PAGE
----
While Ms. Hahn now surprisingly finds herself in a competitive race, it is likely she will face a difficult re-election challenge even if July 12 brings her success. The Palos Verdes East seat looks like another of the more competitive districts that the new California Citizens Redistricting Commission constructed.
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For further detailed insights, to sign up for my daily email updates, or to sign up to track specific issues or industries, please contact me at PRIsm@performanceandresults.com

The California Citizens Redistricting Commission

In Redistricting on June 24, 2011 at 9:21 am

The newly formed California Citizens Redistricting Commission (CCRC) has almost completed its work. The 14-member bi-partisan group released the new congressional map in compliance with their stated duties on June 10, and it appears they have accomplished most of their key objectives. Currently, the congressional plan is published and available for public comment. Changes may be made before July 7; final passage must come before August 15. The Commission appears to be on time to meet the published schedule.

The CCRC was created through a vote of the people via ballot initiative. The purpose of the body is to take legislative and congressional redistricting power away from the state legislature in order to make the process less political and ostensibly more responsive to the public. The commission was also tasked with drawing districts more in line with community interests, without regard to the political fortunes of the current incumbents.

It appears the commission, comprised of five Democrats, five Republicans, and four Independents (each map must receive four Democratic votes, four Republican, and three Independent tallies – the specific congressional map in question actually earned the support of all 14 members), accomplished their objectives, at least in terms of creating compact, community specific districts and generating more political competition.

Most of the incumbents are not happy with the map. Of the state’s 53 incumbent representatives, 27 are actually paired with a fellow incumbent – that is, their places of residence are in the same district as another congressman. In fact, one seat in the Central Valley near Fresno, now has three incumbents. The vast majority of these members have another district in which to run, but many do face serious political situations.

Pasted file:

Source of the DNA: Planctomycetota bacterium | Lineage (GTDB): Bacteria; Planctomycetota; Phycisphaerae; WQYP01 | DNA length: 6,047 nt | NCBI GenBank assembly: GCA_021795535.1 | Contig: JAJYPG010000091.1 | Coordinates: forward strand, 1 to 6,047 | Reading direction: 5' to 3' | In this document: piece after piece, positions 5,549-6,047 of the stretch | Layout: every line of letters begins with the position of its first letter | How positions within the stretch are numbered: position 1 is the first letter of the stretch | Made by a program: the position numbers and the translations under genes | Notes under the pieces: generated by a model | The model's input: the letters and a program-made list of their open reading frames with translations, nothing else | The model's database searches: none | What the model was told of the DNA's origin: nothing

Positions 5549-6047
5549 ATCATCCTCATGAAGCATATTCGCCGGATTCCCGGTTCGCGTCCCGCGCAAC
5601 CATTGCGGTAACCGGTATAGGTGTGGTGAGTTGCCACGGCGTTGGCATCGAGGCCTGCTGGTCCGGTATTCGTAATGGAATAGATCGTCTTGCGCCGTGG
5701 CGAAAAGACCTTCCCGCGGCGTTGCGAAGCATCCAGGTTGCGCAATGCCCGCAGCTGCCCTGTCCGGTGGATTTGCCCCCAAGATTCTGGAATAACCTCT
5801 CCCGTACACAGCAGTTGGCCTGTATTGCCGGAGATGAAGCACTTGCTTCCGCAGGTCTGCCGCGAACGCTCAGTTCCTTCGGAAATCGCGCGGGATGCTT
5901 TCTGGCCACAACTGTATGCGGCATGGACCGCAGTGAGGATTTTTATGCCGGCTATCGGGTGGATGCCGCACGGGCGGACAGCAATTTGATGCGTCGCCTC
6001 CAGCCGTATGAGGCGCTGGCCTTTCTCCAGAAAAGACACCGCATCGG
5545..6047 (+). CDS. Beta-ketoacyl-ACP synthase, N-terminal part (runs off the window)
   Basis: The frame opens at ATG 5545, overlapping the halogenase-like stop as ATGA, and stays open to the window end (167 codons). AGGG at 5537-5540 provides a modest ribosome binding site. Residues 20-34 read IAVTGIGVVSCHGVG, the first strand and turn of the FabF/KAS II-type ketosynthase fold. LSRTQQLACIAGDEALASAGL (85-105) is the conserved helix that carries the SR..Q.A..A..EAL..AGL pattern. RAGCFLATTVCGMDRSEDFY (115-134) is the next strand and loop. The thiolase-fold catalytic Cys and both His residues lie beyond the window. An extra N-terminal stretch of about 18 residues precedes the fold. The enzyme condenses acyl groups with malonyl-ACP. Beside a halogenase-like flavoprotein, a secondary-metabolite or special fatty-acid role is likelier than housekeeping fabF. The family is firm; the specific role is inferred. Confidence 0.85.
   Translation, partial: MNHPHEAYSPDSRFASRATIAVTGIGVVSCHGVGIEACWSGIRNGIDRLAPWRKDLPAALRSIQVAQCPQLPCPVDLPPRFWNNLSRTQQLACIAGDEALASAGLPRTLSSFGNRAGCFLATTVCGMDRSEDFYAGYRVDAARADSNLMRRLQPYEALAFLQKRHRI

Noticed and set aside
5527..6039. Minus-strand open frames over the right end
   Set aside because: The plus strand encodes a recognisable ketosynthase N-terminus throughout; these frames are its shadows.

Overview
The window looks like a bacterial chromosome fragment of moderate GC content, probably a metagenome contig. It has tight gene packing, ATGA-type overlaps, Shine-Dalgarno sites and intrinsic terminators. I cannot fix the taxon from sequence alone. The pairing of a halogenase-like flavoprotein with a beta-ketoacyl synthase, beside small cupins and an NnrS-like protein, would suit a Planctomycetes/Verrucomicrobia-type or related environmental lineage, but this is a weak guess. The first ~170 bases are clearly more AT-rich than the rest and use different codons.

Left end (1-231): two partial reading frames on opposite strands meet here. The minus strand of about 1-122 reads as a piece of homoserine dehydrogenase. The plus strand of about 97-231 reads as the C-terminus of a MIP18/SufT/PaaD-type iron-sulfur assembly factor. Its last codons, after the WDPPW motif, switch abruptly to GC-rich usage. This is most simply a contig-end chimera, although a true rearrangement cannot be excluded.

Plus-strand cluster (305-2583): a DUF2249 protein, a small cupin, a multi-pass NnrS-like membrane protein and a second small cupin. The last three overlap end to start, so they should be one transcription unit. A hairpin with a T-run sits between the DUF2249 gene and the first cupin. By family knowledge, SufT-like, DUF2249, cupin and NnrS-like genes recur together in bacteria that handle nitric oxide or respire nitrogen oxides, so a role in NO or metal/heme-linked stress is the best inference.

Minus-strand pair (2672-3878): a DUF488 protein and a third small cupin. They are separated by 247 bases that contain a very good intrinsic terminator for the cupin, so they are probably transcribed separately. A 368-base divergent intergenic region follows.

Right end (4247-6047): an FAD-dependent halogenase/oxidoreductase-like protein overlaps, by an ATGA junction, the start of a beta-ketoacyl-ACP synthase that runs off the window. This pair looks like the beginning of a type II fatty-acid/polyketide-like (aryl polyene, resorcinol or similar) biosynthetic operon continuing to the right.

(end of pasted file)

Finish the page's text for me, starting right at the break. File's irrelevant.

The following is a list of the California incumbents who face a potentially precarious road to re-election in 2012:

  • Rep. Lynn Woolsey (D) – With her new district now stretching from her Marin County base all the way to the Oregon border along the California coast, Ms. Woolsey is reportedly set to announce her retirement early next week.
  • Rep. Jerry McNerney (D) – Will have a choice of opposing Rep. Pete Stark (D) in a Bay Area seat, or running in the San Joaquin Valley seat, far from his political base, but a solidly Democratic seat. He could face significant primary opposition.
  • Rep. Dennis Cardoza (D) – One of the trio of members placed in the same district, Rep. Cardoza does have a neighboring seat in which to run, but it is a more marginal seat than his current 18th district. He becomes more vulnerable to a Republican challenger.
  • Rep. Jim Costa (D) – Fresh from a highly competitive 2010 election in which he survived in a close tally, Rep. Costa finds his new seat to be even more marginal. A strong Republican candidate has the potential to give Costa a serious run.
  • Rep. Lois Capps (D) – The new Santa Barbara-San Luis Obispo district becomes a 50/50 seat for Democrats and Republicans. Capps currently has a safe Democratic coastal seat. A strong Republican candidate will have a chance to win here.
  • Rep. Elton Gallegly (R) – Currently placed in the same seat with fellow GOP Rep. Buck McKeon, Mr. Gallegly will also have the opportunity to run in a marginal district labeled “East Ventura.” Gallegly is a retirement candidate.